Friday, February 5, 2010

Sitar: The Influence

Sitar has been on the psychedelic music scene since "Norwegian Wood," after a false start with the The Yardbirds title "Hearts Full of Soul," whose sitar version never really took off until many years later.

However, it was George Harrison, and a chance encounter with the sitar at a London music shop called India Craft, which really made the sitar a classic fad of the hippie ages. It was only someone with the musical caliber of Harrison, who could see a new instrument, say bingo! And learn to play it.

This story, probably, has a dramatic element that is not absolutely true. The sitar was a well-known instrument among jazz musicians like Coltrane and Davis, and a number of British musicians actively used the instrument. Peter Sellers used the sitar in the comic piece Goodness Gracious Me with Sophia Loren, which was an instant hit and must have been heard by the Beatles, who were Sellers's fans.

The sitar is an instrument that has a strange cultural history. It began with musical instruments of two divergent cultures; the Indian veena and the Iranian setar. It is said that in the 13th century, the famous Muslim musician Amir Khusro first created the sitar out of the veena's harmonic chords and the typical gourd. The veena is an ancient Indian string instrument, dating back to almost 5000 years.

The setar of Iran is also an instrument hoary with age, and their combination, the sitar, rightly deserved to become the mainstay of the Indian classical music that is a happy amalgamation of Islamic and Indian cultures. Here it ruled the courts of kings and emperors of India, where the sitar, along with the tabla, became the central instruments of classical Indian music of the Indo-Islamic schools.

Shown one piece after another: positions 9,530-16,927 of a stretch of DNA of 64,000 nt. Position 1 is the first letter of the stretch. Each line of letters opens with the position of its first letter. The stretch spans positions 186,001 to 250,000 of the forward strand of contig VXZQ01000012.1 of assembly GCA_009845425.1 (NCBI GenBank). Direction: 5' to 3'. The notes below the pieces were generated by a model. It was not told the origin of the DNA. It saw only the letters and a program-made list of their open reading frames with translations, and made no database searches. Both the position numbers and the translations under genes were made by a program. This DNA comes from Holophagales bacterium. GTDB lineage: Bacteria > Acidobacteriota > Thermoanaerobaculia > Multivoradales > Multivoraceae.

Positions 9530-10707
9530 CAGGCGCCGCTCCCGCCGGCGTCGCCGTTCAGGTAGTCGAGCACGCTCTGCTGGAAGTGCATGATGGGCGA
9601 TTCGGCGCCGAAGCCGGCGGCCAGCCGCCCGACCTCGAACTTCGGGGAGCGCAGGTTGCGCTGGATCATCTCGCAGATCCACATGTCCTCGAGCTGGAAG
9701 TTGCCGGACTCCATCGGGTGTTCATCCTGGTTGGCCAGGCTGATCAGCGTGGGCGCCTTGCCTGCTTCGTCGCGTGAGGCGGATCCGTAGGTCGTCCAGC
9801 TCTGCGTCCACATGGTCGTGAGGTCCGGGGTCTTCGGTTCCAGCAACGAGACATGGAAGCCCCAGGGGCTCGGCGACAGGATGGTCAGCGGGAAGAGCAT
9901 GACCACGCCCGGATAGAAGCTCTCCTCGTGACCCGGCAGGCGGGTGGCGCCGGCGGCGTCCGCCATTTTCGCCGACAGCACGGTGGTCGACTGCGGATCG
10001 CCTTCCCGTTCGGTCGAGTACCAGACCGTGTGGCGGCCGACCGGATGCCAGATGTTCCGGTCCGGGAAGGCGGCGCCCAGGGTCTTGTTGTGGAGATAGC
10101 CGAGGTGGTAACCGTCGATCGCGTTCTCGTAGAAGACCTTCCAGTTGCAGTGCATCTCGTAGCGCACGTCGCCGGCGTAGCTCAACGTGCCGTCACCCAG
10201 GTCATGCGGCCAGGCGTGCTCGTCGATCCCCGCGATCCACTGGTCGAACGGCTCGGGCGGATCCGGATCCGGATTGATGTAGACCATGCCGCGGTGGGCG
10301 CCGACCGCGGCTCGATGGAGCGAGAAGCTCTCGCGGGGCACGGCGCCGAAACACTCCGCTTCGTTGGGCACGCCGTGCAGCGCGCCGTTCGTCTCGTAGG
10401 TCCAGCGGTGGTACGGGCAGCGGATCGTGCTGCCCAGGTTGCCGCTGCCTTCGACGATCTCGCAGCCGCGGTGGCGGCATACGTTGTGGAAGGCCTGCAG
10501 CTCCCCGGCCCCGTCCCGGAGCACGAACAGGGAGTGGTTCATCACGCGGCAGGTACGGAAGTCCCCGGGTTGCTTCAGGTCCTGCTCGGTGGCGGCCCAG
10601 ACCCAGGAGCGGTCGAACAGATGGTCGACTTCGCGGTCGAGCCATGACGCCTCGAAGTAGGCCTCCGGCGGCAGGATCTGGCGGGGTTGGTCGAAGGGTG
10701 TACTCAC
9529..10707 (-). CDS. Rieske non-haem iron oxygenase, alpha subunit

It is interesting, therefore, that this same sitar has become so popular in the western world through the counter cultural movement that is hippie-ism, with its rock and roll and its Beatles and incessant Bingo playing at carnivals. It appears that this single instrument has the depth to bring together the musical aspirations of three different worlds and ages.

Any article on the sitar and its influence on psychedelic music needs to talk about Pandit Ravi Shankar. His first western collaboration had begun with Jazz, but after George Harrison came to learn Sitar from him during 2 idyllic weeks in Kashmir, Ravi Shankar became actively involved with the Beatles, and other musicians of that genre. He continued to collaborate on various musical projects with them and others, and almost single handedly made sitar a popular and exotic, musical instrument in the western musical scene.

Another well known sitar exponent was the Rolling Stones, especially in the song Paint It Black. Brian Jones, who had taught himself to play the sitar after an encounter with George Harrison, played the sitar in this Mick Jagger composition. This song has been used in scores of great movies and video games. It is often identified with the Vietnam War, since it was used in the ending credit of the war movie Full Metal Jacket. This song has a signature sitar riff that blends very well with the drums and the guitar of mainstream rock.

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